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Tim Howard: 'I would encourage players to go down under contact'

However, for many fans, diving violates the spirit of competition and is a stain on the sport.

United States' goalkeeper Tim Howard talks to media members in Sao Paulo.
United States' goalkeeper Tim Howard talks to media members in Sao Paulo.

DIVING HAS BEEN one of the main talking points of the 2014 World Cup after Brazilian striker Fred egregiously flopped in the box against Croatia and earned his team a penalty in the opening game.

The Croatian coach went ballistic after the game, and French player Loic Remy said players like Fred should be retroactively punished for diving.

For many fans, diving violates the spirit of competition and is a stain on the sport.

But US men’s national team goalie Tim Howard sees it differently.

He told John Godfrey of American Soccer Now that it’s not the players’ responsibility to get rid of diving, it’s the referee’s responsibility to call it correctly. Howard said:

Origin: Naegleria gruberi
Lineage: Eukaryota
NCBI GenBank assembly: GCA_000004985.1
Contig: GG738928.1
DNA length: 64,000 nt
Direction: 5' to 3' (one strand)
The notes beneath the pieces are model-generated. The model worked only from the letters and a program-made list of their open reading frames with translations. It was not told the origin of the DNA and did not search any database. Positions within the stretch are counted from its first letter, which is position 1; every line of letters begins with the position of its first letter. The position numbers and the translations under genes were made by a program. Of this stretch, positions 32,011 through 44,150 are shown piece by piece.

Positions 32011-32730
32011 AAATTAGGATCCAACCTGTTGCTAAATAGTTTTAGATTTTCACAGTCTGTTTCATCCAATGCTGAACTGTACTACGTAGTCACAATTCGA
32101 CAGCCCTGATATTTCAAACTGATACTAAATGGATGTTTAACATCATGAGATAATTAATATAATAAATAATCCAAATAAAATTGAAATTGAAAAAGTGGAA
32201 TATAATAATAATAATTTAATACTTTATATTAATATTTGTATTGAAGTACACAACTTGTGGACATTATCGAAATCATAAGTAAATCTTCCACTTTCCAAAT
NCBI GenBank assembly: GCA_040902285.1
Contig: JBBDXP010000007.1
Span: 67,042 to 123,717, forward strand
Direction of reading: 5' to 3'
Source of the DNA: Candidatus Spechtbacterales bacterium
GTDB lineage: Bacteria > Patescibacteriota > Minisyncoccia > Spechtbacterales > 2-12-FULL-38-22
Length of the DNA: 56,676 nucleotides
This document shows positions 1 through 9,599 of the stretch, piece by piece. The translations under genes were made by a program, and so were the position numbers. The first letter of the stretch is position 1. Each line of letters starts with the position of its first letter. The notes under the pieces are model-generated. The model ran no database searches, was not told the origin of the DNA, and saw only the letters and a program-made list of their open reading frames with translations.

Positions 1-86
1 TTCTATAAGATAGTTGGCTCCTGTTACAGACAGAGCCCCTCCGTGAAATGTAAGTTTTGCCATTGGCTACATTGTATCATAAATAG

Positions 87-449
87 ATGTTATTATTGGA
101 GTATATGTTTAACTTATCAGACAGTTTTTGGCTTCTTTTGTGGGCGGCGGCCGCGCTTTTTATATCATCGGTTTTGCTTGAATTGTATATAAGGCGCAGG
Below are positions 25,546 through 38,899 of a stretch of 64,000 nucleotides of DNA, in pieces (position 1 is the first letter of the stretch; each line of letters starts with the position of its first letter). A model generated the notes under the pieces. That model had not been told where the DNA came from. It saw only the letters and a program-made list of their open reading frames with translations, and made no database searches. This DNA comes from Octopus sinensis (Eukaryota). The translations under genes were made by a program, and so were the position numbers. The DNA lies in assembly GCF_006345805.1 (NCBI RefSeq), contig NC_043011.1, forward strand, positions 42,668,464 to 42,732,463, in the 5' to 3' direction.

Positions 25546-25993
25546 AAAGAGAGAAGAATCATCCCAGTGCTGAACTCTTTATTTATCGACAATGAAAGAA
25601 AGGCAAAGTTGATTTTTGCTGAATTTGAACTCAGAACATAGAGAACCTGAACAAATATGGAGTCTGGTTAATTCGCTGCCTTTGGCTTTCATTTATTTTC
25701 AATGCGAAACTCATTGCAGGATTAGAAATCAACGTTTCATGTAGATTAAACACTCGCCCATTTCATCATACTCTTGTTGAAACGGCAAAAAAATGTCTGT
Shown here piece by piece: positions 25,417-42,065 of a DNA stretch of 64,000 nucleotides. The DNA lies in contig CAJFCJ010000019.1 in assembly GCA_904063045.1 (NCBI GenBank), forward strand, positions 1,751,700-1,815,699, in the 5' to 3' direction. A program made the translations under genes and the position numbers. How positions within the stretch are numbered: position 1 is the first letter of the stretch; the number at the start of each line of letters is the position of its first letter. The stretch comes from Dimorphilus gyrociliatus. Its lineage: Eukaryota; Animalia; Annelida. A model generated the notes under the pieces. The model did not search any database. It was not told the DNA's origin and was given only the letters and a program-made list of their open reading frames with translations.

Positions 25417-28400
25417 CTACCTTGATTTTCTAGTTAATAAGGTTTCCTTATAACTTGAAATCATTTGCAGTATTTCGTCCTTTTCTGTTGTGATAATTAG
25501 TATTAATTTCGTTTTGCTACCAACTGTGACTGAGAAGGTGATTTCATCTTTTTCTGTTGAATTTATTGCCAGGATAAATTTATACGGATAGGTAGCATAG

“I’ve got no problem with the Brazilian player going down. I would encourage my own players, if they felt contact, to go down. It’s the referee’s job and obligation and responsibility to get it right.”

He’s right.

The referee’s job is to adjudicate what is and isn’t a violation of the game’s rules. Just as it’s the referee’s fault (not the player’s fault) if a foul goes unpunished or if an offside violation goes uncalled, it’s the referee’s fault if a dive leads to a penalty.

Diving is the only rule violation that we consistently blame on the players.

Who would we blame if a defender put his hand up and yelled for an offside call, even though the attacker was onside, and the referee wrongly blew his whistle?

The ref, obviously, not the player. It should be the same for diving.

Diving isn’t a risk-free act. Referees can give out yellow cards for simulation, and many times players take themselves out of a play by going down easily in the box. The player isn’t at fault if the ref sees it wrong.

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